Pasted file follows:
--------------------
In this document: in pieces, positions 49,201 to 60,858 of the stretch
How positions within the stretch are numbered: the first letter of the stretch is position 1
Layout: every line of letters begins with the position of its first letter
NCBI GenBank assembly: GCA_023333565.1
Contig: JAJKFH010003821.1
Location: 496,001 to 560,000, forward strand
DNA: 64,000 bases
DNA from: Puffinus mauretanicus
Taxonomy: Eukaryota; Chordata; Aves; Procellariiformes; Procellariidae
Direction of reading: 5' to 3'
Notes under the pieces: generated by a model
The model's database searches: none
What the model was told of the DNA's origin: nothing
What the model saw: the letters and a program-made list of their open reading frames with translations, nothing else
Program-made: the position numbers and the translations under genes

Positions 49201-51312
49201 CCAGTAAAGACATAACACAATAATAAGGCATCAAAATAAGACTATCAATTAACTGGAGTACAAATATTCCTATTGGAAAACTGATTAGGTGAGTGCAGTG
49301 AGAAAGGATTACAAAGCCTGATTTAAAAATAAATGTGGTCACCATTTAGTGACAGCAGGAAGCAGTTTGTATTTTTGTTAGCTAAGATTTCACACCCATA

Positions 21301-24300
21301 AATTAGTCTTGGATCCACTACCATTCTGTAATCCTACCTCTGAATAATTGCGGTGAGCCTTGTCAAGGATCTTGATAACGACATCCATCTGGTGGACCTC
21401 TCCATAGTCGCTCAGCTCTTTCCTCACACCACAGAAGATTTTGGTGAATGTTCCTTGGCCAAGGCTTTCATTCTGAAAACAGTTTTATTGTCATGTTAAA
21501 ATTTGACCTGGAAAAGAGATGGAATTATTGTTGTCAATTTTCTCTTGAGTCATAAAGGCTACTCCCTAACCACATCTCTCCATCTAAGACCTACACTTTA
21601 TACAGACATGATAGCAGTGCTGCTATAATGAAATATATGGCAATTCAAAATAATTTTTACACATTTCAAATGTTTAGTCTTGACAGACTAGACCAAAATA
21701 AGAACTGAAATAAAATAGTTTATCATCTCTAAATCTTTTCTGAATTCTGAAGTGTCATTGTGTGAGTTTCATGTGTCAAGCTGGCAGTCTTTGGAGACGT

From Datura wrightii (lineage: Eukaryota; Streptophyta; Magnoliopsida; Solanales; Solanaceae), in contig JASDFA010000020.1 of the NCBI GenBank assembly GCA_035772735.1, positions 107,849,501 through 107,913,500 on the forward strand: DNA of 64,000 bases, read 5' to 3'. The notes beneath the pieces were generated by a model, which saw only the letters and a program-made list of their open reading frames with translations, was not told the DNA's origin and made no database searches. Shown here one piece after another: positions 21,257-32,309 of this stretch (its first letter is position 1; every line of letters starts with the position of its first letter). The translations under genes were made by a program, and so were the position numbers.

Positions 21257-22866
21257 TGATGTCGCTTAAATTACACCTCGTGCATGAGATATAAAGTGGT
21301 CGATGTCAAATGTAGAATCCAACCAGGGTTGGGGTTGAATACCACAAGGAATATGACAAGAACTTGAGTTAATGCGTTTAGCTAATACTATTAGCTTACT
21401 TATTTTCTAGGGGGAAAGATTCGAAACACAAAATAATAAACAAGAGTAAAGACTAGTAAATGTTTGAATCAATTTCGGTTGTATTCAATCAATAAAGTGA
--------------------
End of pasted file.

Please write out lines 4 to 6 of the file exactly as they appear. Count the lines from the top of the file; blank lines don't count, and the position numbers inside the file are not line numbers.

NCBI GenBank assembly: GCA_023333565.1
Contig: JAJKFH010003821.1
Location: 496,001 to 560,000, forward strand